Access To Mobile APPS Eliminates Violence Against Women
Our project will utilize mobile technology to eliminate violence against women. The following is an excerpt from an article published by the economist which accurately summarizes the basis of our project. “PAYING for a taxi ride using your mobile phone is easier in Nairobi than it is in New York, thanks to Kenya’s world-leading mobile-money system, M-PESA. Launched in 2007 by Safaricom, the country’s largest mobile-network operator, it is now used by over 17m Kenyans, equivalent to more than two-thirds of the adult population; around 25% of the country’s gross national product flows through it. M-PESA lets people transfer cash using their phones, and is by far the most successful scheme of its type on earth. Some of the factors behind Kenya's lead cannot be copied; but many of them can, which means it should eventually be possible for other countries to follow Kenya's pioneering example”
I am a software engineering Information Technology professional in the ICT4D Sector (Information Communication Technology for developing countries sector). I was born and raised in Kenya. Growing up as a little girl and young woman in Kenya, I was exposed to the issues that endanger the lives of women and girls in Kenya. Every so often, I watched a new case of different types of violence against women. This conditioned my psychology in a way that I realized I had learnt how to walk in fear whenever I was in the streets. Girls and women experience different types of violence such as rape, mutilations, physical assault, intentional transmission of HIV/AIDS by serial killers and the worst cases of emotional trauma that women face in domestic violence. I cannot count the number of times when by word of mouth we had been warned by our friends or family against walking on certain streets because one of our friends had been a victim of rape or a serial killer had been lurking in the streets with a syringe filled with HIV infected blood.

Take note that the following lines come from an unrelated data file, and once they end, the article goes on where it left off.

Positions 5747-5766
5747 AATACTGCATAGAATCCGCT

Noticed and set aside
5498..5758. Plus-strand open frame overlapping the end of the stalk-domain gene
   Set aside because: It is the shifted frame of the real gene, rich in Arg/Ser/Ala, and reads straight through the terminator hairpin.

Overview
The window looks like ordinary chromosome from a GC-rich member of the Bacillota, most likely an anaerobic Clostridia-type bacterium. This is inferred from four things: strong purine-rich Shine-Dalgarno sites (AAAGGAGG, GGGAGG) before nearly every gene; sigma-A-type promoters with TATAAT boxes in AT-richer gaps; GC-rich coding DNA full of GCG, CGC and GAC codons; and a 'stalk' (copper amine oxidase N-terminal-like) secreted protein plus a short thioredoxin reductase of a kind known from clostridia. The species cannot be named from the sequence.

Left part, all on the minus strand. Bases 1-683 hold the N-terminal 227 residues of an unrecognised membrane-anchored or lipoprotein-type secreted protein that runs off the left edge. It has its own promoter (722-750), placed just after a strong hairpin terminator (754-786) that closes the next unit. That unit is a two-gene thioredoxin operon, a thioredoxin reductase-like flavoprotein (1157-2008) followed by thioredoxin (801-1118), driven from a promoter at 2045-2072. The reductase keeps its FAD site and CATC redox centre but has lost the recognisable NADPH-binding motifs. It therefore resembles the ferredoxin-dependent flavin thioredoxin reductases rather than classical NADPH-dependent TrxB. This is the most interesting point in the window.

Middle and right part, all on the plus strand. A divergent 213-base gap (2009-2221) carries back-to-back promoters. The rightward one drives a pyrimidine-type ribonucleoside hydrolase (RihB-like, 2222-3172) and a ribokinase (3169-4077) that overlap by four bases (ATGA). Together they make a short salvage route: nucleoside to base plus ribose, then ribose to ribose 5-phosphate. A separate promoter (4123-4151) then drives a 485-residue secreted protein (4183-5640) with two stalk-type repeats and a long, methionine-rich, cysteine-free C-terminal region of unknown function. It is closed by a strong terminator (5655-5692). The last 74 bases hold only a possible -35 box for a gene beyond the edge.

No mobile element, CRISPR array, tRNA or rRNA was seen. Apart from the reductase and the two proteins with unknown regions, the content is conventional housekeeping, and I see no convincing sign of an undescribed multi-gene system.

While the government in our developing country tries to guarantee safety in a scenario where eliminating poverty drives financial decisions, it is challenging to focus on keeping the peace and safety of citizens at a high level priority. This leaves us vulnerable; women and girls are the most victimized. Sometimes law enforcement takes advantage of poor surveillance systems and demands for bribes to “guarantee” security. This makes law enforcement loose the confidence and trust of women and girls. Police brutality and bribery has escalated the insecurity in Kenya leaving security in the hands of the citizens. I can confidently confirm that you can only be safe if somebody who is your family or friend monitors your safety through real-time communication. The citizens of Kenya have the ability to protect each other from violence if they have the tools they need to isolate criminal activities via internet enabled real-time technology. If a case of insecurity is in the hands of family and friends, a woman or a girl can be saved from violence because giving bribes can be evaded by the exposure of notorious crime spots through real-time “big data”. The safety of girls and women cannot be guaranteed by relying on law enforcement in most developing countries because male predominance has shaped the rules in a manner that does not prioritize women’s security.